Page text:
· Apr 13, 2017 3m read

Compilation gotchas and a request for change

On the back of my recent post on writing bug-less code I wanted to raise a few suggestions (to ISC) that would help prevent certain types of bugs at compile time. I've probably missed a few, but these are the main ones in my mind. Please contribute more suggestions.

Btw, these also serve as potential gotchas for new COS developers.

I except that introducing these types of changes can cause legacy code problems. Particularly where developers do some interesting overloading of method arguments. Therefore I would see these as an option that would need to be enabled and that it won't prevent compilation (it would warn not error).

As an alternative I could see these being implemented as a Lint tool. This is something I (and perhaps the community) would be willing to do if we had an open source AST tree as a starting block (if anyone is aware of one in existence for COS).

Apologies if many of these have been raised before, but it never does any harm to keep raising them. They might seem like small issues, but the accumulative time saved by the community in tracking down these bugs will be in the thousands of man days.

1. Warn on potential <COMMAND> errors

If a method has a return type then the compiler should warn of any quit code that does not return a value.

ClassMethod HelloWorld() As %String
    if 1 quit                                     // <- this will cause a command error
    quit "Hello World"

(Its interesting that studio will complain when you try and quit a for loop with a value, but it wont complain when you try and quit with nothing on the method.)

The same problem happens in reverse, if a method does not return a value then the compiler should warn if the calling code is trying to use a return value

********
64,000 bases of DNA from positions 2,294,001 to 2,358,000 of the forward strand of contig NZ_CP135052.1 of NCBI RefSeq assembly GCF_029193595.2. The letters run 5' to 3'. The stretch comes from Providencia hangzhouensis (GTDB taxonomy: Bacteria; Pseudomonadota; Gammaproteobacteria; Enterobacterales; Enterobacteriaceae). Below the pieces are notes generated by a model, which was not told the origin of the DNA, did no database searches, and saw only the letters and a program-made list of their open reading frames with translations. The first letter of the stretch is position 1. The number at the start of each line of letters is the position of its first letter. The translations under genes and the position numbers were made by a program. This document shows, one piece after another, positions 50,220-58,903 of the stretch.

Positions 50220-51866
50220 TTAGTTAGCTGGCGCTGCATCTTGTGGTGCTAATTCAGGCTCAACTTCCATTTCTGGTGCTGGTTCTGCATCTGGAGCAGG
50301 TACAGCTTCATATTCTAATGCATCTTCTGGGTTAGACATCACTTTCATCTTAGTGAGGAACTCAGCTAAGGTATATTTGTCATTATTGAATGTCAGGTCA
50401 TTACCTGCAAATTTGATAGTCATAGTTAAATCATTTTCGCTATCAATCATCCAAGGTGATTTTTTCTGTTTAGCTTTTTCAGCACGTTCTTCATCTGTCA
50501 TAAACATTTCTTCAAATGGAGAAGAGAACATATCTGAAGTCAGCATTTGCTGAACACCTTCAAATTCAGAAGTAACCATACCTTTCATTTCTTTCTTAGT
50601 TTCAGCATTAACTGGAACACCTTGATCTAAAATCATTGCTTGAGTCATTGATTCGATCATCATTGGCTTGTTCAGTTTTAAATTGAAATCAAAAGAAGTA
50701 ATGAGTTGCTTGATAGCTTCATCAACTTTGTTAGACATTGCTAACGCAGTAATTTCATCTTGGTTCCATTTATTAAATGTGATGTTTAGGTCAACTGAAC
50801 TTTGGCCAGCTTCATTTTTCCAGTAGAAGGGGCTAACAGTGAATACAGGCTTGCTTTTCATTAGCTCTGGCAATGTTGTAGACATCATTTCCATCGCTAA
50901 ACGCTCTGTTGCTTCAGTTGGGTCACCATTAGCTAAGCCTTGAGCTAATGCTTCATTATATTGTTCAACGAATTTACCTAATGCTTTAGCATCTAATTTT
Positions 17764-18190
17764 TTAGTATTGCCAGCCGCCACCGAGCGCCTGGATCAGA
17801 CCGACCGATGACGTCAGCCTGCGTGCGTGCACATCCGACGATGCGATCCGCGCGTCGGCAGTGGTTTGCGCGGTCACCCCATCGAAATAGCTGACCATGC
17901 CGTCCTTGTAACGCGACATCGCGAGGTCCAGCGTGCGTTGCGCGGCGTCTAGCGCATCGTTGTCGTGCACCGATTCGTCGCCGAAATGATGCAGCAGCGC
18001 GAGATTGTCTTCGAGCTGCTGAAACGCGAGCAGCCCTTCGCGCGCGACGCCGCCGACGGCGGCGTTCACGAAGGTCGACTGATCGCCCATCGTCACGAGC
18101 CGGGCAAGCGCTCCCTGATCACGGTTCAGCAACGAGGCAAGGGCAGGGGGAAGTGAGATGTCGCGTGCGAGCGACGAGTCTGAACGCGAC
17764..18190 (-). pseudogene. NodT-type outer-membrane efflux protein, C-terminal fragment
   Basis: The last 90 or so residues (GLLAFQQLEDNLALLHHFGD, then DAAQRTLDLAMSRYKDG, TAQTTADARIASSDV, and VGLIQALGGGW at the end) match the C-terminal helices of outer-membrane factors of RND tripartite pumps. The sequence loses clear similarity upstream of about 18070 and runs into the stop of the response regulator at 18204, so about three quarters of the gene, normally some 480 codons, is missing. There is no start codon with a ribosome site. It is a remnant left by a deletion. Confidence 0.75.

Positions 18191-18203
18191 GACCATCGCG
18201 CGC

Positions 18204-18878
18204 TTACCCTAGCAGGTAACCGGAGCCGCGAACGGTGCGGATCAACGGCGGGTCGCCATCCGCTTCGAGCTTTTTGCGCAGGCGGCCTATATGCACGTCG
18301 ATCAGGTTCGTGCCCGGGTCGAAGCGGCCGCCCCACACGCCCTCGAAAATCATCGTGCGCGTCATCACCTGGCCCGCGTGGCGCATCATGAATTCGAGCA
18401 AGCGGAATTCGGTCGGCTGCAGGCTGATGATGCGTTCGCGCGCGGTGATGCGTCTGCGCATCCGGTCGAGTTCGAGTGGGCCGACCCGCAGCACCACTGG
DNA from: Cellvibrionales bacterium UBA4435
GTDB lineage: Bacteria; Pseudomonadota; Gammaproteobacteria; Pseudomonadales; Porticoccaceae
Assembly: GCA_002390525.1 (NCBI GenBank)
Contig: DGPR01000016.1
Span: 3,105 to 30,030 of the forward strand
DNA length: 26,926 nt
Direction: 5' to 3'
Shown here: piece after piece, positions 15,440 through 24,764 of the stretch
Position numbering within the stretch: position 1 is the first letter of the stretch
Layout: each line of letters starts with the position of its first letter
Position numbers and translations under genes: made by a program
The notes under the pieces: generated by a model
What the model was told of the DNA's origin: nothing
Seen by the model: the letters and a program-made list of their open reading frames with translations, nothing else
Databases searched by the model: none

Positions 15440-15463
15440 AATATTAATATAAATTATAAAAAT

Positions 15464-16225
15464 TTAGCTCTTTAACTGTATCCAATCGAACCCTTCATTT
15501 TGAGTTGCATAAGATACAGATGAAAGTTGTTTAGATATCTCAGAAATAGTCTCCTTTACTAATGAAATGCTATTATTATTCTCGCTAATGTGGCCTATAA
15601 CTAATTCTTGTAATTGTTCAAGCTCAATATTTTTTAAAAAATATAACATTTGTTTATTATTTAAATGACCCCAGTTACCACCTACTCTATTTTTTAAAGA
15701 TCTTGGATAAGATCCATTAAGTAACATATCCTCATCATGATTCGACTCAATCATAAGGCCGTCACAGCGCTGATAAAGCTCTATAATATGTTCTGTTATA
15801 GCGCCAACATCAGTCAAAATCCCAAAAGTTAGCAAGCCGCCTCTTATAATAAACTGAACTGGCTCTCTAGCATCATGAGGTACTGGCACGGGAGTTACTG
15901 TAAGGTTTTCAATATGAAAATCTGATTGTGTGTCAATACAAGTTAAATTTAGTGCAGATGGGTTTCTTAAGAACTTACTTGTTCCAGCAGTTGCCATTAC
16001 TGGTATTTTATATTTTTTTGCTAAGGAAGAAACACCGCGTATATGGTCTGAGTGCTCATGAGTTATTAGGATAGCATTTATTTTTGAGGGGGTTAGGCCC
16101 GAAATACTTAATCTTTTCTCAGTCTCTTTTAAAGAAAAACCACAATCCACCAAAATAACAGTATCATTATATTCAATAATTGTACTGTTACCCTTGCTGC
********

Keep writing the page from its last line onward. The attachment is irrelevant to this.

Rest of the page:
ClassMethod HelloWorld() 
    quit   //with nothing


set foovar=##class(Example).HelloWorld()     // <-​ the compiler should warn about this, as it will cause a command error


2. Warn on incorrect return type

If a method has a return type (e.g. As %String) then the compiler should warn of any quit code that returns the wrong type.

3. Warn on incorrect argument type

Arguments in a method can have a declared type. Unfortunately, these type declarations are not enforced in any way. If the calling code passes in the wrong type then it can cause a) crashes, b) worse, silent problems.

ClassMethod HelloWorld(pObject As Foo.Bar) As %String
    Write !,    // this will fall over if passed a string


Do ##class(Example).HelloWorld("Hello")  // this should cause a compiler warning


4. Warn on incorrect number of parameters

Calling code should supply the correct number of parameters unless the Formal Spec of the arguments include a Variadic argument, e.g.

ClassMethod HelloWorld(...) As %String


However, this would also require some kind of notation that would allow arguments to be optional, for instance TypeScript fixes this problem in JavaScript by implementing a question mark after the argument.

ClassMethod HelloWorld(pRequired As %String, pAlsoRequired As %String, pOptional? As %String) As %String

intializers and optional's would not be allowed to work together.

ClassMethod HelloWorld(pRequired As %String, pAlsoRequired As %String, pOptionalBad? As %String="") As %String